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Aubourn ("Stream where the Alders grow") is a small village just east of the A46, in between Lincoln and Newark, England, in the county of Lincolnshire, the district of North Kesteven and the civil parish of Aubourn and Haddington. It has a one-way system that is unusual for a small countryside village, and a public house called 'The Royal Oak'.
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|• London||115 mi (185 km) S|
|Sovereign state||United Kingdom|
|EU Parliament||East Midlands|
The village of Aubourn is located approximately 8 miles south, south west of the City of Lincoln, adjacent to the River Witham, which winds its way eastwards to The Haven, a tidal arm of the Wash. Before the Second World War, the lower land to the east of the village was allowed to flood during the winter if the river rose too high, but since then a flood bank 2.5 metre high has been erected to prevent flooding and protect the village. The village lies on the C103 road between the A46 and the A607 at Harmston, and in the absence of an alternative route also provides a natural link to the A15. Consequently, the village is likely to benefit from the construction of the North Hykeham Relief Road, formerly described as the Lincoln Southern Bypass. The village is well situated for walks and horse riding.
At the eastern end of the village stands Aubourn Hall, an early to mid-17th-century house set in 1.2 ha of gardens. Built for Sir John Meres between 1587 and 1628, possibly on Tudor foundations, it is brick, with stone quoins, and three storeys high. The interior of the house includes a carved staircase and panelled rooms. The property has been the home of the Nevile family since the 17th century.
To the east of the Hall is the eleventh centuryparish church, dedicated to St Peter. The present church was built around 1200 on the site of an earlier church built of wood and stone and recorded in the Domesday Book of 1086. When it was built, the church was a larger structure than today's and included a nave, porch and tower. In 1862 most of the building was demolished following the building of a new parish church on a new site, leaving just the chancel standing. However, the original foundations can still be seen in the churchyard in front of the main door.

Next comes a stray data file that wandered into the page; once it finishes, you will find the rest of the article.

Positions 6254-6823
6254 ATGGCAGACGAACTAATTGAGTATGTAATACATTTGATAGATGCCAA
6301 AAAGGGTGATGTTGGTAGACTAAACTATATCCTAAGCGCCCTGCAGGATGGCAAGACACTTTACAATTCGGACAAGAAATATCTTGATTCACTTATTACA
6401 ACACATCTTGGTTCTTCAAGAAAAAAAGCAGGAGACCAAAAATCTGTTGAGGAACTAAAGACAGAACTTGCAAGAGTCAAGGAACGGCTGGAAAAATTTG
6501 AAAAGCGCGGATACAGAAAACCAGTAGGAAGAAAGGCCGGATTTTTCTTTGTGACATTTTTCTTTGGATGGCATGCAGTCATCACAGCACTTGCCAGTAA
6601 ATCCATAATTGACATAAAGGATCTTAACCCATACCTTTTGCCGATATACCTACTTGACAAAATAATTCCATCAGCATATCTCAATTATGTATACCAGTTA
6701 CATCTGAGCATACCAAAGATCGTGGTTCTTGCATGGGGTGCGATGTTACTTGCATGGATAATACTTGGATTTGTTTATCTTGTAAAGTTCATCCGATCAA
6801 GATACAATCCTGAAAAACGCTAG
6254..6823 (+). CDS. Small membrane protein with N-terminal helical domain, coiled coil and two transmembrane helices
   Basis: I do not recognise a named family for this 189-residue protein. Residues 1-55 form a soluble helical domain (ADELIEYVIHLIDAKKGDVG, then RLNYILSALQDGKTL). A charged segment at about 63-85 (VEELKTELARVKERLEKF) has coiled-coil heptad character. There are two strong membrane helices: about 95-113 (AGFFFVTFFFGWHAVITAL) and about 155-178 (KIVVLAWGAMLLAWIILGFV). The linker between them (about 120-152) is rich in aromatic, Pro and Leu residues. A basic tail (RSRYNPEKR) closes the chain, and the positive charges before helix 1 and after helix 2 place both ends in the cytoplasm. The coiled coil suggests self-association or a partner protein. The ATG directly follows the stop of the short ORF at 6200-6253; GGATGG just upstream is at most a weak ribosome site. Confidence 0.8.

The new church, also dedicated to St Peter, was built on a site midway between Aubourn and Haddington, a large hamlet 1 mile (1.61 km) west of Aubourn, which is part of Aubourn parish and therefore does not have a church of its own.
The new Victorian church was not as well built as the older church had been, and by 1968, it had deteriorated to the point that it was thought unsafe for congregational use. After its abandonment it was used as a mortuary. In 1933, the older church was restored, with a new altar and a gallery for the organ installed. After the newer church had run down, the old church saw more use. Only the tower and chancel of the newer church, as well as the derelict walls of the South transept, remain in the churchyard today.
- "Aubourn and Haddington parish council". Parishes in Lincolnshire. Lincolnshire county council. Retrieved 9 August 2013.
- "Aubourn Haddington and South Hykeham group (dissolution) order 1990" (PDF). North Kesteven district council. Archived from the original (PDF) on 24 December 2013. Retrieved 9 August 2013. Note the later adoption of and rather than with in the first parish name
- "Consecration of the new church of St Peter - Aubourn". Lincoln, Rutland & Stamford Mercury. 1 August 1862. p. 5 col. 1.
Media related to Aubourn at Wikimedia Commons